A Beginner's Guide to the Sphynx


Continuing our blog series that explores the UK’s most-loved pedigree cats, this post examines the Sphynx. A cat that catches the eye, the Sphynx is a breed that is renowned for its hairless body and expansive eyes. Beyond the Sphynx’s unique appearance however is a breed this is curious, loving by nature, and is often the centre of attention in whichever environment that they find themselves in.  

- History

The Sphynx breed initially came about by accident in the 1960’s. A rare genetic mutation resulted in the birth of a hairless kitten called Prune into a Canadian home. This first ‘accident’ was the genesis of the widespread breeding of the Sphynx, which was initially known as the Canadian Hairless Cat. You may be surprised to learn that this breed is now the 6th most popular in the UK.

- Personality Traits

With its’ unique appearance, the Sphynx is often centre of attention and this suits them down to the ground. They are an affectionate and curios by nature and enjoy the companionship of others – be that of an owner or another cat. A Sphynx will often seek out high spaces to explore, or will play with cat toys to keep themselves active and entertained. A Sphynx likes her creature comforts and will find warmer spots on a cold day, so don’t be surprised if they come and curl up in your arms during the harsh winter months! Above all, the Sphynx is an affectionate family cat that enjoys company in whichever form it comes.

 - Health and Care

Like all pedigree cats, regular check-ups at the vets are recommended to ensure that they are in a healthy condition. A common misconception about the Sphynx is that they are completely bald, however, this breed has a thin layer of ‘peach-like’ skin that has small whips of hair. Peculiarly though, the Sphynx doesn’t have any whiskers or eyelashes. It might come as a surprise but the Sphynx requires as much, if not more, grooming than most cats to ensure that their skin is moisturised and well cared for. Using a gentle, scent-free washing lotion in a weekly bath will leave the skin clean and grease-free. Special care needs to be taken in-between any folds of skin to ensure that sores don’t develop.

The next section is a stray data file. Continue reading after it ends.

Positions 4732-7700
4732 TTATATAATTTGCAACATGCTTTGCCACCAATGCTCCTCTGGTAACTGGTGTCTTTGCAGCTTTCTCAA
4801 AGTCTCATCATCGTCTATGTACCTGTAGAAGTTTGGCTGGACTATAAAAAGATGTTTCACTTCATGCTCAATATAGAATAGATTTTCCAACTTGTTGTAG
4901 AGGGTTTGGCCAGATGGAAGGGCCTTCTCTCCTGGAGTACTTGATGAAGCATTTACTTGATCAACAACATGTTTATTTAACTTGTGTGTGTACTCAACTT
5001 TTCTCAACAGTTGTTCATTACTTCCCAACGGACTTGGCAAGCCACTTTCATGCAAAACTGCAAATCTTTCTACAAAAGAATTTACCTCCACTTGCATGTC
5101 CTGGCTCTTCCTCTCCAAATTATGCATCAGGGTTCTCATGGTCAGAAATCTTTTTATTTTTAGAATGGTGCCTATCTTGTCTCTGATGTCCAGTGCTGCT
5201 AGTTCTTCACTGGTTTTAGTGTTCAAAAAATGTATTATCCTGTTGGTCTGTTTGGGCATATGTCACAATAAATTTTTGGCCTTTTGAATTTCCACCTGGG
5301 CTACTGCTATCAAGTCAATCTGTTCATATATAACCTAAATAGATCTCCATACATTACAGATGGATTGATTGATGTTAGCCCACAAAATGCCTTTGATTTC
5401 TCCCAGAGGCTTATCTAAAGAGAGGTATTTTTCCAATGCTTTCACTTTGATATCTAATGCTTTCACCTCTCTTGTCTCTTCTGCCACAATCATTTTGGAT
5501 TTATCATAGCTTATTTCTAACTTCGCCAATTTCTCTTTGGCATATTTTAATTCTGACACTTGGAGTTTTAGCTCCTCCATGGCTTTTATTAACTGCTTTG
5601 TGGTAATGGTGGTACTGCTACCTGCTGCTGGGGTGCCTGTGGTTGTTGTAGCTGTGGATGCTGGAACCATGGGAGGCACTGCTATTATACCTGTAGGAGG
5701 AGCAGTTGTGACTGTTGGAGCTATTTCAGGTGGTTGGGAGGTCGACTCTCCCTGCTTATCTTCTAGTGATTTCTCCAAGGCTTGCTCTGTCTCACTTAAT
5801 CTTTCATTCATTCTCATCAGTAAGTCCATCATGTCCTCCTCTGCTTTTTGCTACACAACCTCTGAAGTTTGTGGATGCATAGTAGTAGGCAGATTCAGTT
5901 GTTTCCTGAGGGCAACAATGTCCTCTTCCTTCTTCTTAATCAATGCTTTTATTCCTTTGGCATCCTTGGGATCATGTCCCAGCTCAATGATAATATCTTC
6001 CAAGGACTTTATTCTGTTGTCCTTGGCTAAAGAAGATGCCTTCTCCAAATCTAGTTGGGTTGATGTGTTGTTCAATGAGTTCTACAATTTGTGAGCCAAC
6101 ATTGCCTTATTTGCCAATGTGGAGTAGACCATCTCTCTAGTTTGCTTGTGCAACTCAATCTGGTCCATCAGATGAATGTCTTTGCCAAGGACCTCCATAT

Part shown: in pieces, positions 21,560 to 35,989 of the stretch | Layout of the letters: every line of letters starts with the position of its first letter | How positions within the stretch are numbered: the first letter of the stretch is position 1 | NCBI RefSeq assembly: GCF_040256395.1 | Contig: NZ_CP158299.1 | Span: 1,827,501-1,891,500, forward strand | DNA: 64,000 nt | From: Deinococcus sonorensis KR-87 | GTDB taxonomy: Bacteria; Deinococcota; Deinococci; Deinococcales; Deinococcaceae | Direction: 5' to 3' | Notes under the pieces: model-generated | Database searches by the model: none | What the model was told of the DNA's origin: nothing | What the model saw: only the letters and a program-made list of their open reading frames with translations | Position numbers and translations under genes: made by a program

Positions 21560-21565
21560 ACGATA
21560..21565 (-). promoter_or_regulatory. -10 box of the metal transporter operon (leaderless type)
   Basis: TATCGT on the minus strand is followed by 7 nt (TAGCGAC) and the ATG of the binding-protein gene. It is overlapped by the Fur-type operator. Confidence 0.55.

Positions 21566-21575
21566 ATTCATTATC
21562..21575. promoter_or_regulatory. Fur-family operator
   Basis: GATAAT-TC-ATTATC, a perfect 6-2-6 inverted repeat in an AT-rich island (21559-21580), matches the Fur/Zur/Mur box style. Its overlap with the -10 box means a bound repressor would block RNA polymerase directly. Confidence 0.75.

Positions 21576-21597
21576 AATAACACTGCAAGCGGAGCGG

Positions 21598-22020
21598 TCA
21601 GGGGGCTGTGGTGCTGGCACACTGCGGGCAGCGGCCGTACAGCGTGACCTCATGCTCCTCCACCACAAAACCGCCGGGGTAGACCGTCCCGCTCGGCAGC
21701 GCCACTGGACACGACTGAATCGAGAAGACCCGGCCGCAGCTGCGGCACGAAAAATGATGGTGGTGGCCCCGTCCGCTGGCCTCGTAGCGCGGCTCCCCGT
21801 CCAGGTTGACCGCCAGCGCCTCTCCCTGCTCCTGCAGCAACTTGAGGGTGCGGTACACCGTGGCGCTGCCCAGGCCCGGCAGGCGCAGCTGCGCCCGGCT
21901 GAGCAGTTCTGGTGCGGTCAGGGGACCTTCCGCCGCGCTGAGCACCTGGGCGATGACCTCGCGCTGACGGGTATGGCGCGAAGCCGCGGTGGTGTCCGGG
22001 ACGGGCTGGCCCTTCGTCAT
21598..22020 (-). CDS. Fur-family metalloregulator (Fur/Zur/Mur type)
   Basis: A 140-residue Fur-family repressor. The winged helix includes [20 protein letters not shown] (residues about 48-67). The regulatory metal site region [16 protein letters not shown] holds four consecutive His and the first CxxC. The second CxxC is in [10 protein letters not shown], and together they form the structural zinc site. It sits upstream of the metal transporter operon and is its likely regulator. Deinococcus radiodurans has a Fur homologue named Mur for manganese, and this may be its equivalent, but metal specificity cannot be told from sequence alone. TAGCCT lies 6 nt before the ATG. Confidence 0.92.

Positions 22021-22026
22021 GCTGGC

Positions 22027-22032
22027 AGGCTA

Good dental hygiene is always advised, as is wiping the corners of their eyes every day to get rid of any natural discharge. Remember to use different cleaning cloths for each body part to prevent the spread of infection. Most Sphynx’s are kept indoors only, but for those that have access to outdoor areas, sun-screen is required on hot days to protect the skin against sunburn. Typically, a Sphynx will live for between 13-15 years.

 - Appearance

 A Sphynx has a higher body temperature than other cats (4 degrees) because they don’t have any fur for insulation. Sphynx’s are sometimes labeled as ‘suede hot water bottles’ as a result! In most cases, the Sphynx is a relatively muscular breed with angular faces that give them an extraterrestrial look. They are born wrinkled, but most of these wrinkles reduce as they grow into adulthood although some of the wrinkles will remain throughout their life. The Sphynx also has large ears when compared with its body size, allowing them to enjoy exceptional hearing.

This breed may not not be for everyone, but they certainly leave an impression wherever they go.